• omitted one possibility (using " because i don't know how to get an opening quote with markdown): "This is a book. \ldots\ This is my bag" Commented Oct 2, 2011 at 12:51
  • @barbarabeeton: If you're referring specifically to the style of quotation, I agree. However, the OP seemed to be more interested in ellipsis spacing rather than quoting.
    – Werner
    Commented Oct 2, 2011 at 18:02
  • @Werner -- no, not referring to the style of quotation, just that i wasn't able to reproduce exactly what was shown in the code segment lines. now that i look at it more closely, the second output line is not what is produced by the second code line; it lacks the space after the \ldots which should have been there if the command were actually followed by a backslash. Commented Oct 2, 2011 at 18:29
  • @barbarabeeton: Keen eye. I guess that mistake must have slipped in playing around with the different options. I've updated my answer to also show this difference. Thanks!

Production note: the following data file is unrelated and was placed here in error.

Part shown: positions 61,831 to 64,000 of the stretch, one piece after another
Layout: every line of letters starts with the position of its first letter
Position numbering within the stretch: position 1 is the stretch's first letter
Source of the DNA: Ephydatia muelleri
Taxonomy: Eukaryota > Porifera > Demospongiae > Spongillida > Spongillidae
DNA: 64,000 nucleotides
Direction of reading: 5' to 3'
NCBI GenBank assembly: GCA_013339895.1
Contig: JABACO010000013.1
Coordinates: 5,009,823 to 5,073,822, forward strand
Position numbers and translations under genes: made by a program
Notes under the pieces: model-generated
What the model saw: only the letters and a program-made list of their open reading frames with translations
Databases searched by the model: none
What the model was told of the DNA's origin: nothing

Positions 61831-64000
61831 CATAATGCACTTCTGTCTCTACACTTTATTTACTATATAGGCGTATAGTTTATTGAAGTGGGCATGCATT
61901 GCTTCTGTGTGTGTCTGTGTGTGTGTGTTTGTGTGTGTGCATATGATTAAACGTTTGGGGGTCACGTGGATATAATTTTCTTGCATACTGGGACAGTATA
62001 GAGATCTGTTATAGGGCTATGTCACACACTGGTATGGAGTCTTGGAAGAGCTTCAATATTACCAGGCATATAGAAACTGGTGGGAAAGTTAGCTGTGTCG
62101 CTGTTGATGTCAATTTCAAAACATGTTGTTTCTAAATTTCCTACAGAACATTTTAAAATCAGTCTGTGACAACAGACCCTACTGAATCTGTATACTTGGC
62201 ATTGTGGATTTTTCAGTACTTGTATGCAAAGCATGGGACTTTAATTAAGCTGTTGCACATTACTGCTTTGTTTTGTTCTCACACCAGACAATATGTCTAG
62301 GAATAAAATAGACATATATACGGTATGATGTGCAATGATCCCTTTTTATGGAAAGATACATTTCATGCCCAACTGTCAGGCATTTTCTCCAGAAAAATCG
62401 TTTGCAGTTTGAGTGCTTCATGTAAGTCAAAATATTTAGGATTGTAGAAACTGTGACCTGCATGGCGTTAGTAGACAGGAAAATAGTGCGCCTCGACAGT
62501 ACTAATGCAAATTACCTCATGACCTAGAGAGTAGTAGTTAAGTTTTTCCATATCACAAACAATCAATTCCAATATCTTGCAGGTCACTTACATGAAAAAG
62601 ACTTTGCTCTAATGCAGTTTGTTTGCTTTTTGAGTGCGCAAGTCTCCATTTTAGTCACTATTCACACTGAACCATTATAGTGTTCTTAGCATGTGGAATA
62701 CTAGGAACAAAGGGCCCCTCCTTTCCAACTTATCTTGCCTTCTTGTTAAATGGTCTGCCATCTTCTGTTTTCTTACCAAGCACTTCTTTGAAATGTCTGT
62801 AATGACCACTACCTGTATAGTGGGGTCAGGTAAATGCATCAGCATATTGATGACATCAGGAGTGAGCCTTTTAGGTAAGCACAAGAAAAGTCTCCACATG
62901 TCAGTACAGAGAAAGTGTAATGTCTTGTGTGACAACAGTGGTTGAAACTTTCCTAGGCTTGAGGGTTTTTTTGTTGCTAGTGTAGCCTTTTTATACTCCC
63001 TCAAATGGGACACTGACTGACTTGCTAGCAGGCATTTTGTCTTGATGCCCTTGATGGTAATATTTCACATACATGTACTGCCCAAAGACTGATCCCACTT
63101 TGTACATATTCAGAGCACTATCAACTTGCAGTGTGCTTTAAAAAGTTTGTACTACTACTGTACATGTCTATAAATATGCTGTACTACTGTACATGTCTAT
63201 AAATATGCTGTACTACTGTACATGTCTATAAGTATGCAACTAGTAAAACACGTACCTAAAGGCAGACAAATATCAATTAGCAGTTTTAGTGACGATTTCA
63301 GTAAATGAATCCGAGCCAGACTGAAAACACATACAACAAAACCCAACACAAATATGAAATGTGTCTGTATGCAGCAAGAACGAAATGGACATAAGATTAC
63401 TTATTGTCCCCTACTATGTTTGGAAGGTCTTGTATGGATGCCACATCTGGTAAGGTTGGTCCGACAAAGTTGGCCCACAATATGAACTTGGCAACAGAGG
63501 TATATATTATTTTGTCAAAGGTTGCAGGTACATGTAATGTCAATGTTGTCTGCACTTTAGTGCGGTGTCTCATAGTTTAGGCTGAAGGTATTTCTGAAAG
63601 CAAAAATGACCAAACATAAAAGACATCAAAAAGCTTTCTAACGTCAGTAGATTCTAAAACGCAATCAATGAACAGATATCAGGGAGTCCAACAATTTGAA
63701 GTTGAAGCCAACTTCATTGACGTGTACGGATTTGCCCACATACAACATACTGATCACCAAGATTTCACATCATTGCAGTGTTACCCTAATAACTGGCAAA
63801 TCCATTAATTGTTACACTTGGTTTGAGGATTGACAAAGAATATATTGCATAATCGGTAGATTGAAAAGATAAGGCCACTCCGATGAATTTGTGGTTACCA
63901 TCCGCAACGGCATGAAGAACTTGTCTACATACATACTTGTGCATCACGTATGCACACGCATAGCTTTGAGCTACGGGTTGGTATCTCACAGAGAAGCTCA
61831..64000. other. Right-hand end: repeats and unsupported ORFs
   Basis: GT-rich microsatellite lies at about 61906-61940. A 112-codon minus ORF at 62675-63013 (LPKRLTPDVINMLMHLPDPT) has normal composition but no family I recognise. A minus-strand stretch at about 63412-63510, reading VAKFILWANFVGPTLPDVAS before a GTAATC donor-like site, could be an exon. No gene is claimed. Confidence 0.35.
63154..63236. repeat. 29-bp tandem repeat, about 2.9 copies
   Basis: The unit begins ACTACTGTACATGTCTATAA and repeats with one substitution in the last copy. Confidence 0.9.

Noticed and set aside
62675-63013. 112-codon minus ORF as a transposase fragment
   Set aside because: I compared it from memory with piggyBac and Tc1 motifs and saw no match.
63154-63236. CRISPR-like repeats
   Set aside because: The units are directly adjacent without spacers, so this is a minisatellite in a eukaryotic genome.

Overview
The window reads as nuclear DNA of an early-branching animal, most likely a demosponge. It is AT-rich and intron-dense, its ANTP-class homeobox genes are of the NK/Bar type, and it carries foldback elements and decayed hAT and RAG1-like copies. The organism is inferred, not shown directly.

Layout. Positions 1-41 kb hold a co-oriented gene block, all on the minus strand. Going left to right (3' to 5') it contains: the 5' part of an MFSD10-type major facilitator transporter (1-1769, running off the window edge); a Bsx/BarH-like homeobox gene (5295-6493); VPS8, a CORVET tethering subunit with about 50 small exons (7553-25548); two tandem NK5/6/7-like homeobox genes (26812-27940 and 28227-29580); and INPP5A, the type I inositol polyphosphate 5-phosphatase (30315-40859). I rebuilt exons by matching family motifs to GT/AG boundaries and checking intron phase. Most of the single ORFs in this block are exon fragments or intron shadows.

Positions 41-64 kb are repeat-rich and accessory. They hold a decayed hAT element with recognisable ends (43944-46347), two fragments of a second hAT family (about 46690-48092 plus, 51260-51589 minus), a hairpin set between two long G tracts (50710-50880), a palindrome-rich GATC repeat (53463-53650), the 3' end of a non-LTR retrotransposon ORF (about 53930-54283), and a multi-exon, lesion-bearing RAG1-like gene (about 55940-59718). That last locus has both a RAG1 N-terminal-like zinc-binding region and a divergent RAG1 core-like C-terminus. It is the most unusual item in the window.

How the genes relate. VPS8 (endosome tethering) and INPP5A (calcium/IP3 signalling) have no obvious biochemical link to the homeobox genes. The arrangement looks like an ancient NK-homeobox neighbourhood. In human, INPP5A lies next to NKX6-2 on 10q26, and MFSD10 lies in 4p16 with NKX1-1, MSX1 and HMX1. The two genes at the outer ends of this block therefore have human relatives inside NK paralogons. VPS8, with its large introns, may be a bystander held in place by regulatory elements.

– Werner
    Commented Oct 2, 2011 at 18:37

The answer probably depends on the publication's style guide.

Note, too, that the exact spacing may be altered by other factors (e.g. \frenchspacing).

The ellipsis package documentation (texdoc ellipsis) discusses the issues around this in some detail and the package provides options to satisfy the aesthetes and the style guides -- though not always both at the same time.

  • I have updated my question. I follow MLA style.
    – nixnotwin
    Commented Oct 2, 2011 at 11:30
  • er, \ldots gobbles the space following, so you need to insert \ after \ldots. Commented Oct 2, 2011 at 12:48